At the tender age
of 55, Oscar-winning screenwriter Julian Fellowes had his first
novel, SNOBS, published in the United States in 2005. His second,
PAST IMPERFECT, was a Richard and Judy Summer Pick before being
published Stateside in September.
Born in Egypt, where his father was in the British Embassy,
Fellowes grew up in England and attended Cambridge. After going to
drama school, he was a "jobbing actor for ages" and appeared in
more than 40 movies and TV shows. Feeling in need of a Plan B,
Fellowes turned to writing and worked for a while for BBC TV, where
he adapted LITTLE LORD FAUNTLEROY and THE PRINCE AND THE PAUPER for
the small screen.
Subsequently he wrote a screenplay for Anthony Trollope's THE
EUSTACE DIAMONDS, which caught the eye of producer Bob Balaban, who
was looking for a British society insider to write a screenplay for
a murder mystery. "And so Gosford Park was born, and so
was the rest of my life," Fellowes explained.
In addition to Gosford Park, Fellowes wrote the screenplay
for Mira Nair's Vanity Fair and the book for the London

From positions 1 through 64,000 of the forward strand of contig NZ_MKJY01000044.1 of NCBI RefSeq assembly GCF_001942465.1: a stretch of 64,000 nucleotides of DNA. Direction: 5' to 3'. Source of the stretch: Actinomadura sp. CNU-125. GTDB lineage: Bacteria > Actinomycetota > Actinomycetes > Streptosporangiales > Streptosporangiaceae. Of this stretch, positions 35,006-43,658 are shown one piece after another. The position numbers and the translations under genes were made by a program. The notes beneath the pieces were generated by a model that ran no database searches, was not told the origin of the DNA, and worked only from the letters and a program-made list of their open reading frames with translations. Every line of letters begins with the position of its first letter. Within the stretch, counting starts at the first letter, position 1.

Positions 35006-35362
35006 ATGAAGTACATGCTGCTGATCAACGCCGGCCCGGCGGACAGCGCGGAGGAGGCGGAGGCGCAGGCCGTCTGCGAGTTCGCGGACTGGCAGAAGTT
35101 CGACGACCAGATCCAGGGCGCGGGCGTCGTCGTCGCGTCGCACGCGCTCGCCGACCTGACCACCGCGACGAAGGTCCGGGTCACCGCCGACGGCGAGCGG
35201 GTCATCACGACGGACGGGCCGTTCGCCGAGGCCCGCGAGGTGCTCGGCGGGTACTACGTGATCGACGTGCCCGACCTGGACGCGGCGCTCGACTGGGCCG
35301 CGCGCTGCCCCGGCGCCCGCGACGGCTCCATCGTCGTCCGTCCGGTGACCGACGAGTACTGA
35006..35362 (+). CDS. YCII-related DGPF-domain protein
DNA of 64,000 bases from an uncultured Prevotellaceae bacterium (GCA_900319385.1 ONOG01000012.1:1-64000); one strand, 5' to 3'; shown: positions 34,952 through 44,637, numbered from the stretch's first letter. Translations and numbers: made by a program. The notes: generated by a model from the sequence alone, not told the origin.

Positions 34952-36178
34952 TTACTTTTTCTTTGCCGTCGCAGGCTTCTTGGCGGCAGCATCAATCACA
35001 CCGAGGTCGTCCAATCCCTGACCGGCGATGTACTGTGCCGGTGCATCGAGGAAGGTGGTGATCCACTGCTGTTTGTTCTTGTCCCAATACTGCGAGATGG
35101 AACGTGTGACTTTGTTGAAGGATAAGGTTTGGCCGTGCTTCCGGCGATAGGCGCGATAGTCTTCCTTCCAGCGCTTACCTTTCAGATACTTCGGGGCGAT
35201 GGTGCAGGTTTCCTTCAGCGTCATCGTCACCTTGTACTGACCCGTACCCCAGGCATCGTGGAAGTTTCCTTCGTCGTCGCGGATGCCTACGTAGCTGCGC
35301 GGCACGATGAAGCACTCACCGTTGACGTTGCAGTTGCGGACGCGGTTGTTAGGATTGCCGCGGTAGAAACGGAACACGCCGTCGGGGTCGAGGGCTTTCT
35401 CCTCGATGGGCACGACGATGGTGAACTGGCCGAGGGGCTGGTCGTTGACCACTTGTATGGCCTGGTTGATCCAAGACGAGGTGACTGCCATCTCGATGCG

and Broadway productions of Mary Poppins. He also wrote
and directed Separate Lies, which he described in 2005 as
"a French film in English, about middle-class people being
unhappily married, which will doubtless be steamrollered in the
Big, Bad World, but I love it and I loved making it, so I have no
sad tales to tell."
In 2006 and 2007, Fellowes was the host of the BBC TV panel game
show “Never Mind the Full Stops.” He wrote the
screenplay for The Young Victoria, which will open in the
U.S. in December, and has other screenplays to his credit,
including Jonathan Strange and Mr. Norrell.
He and wife Emma Kitchener, a great-niece of the first Lord
Kitchener and a lady-in-waiting to Princess Michael of Kent, live
in "Hardy country" near Dorchester.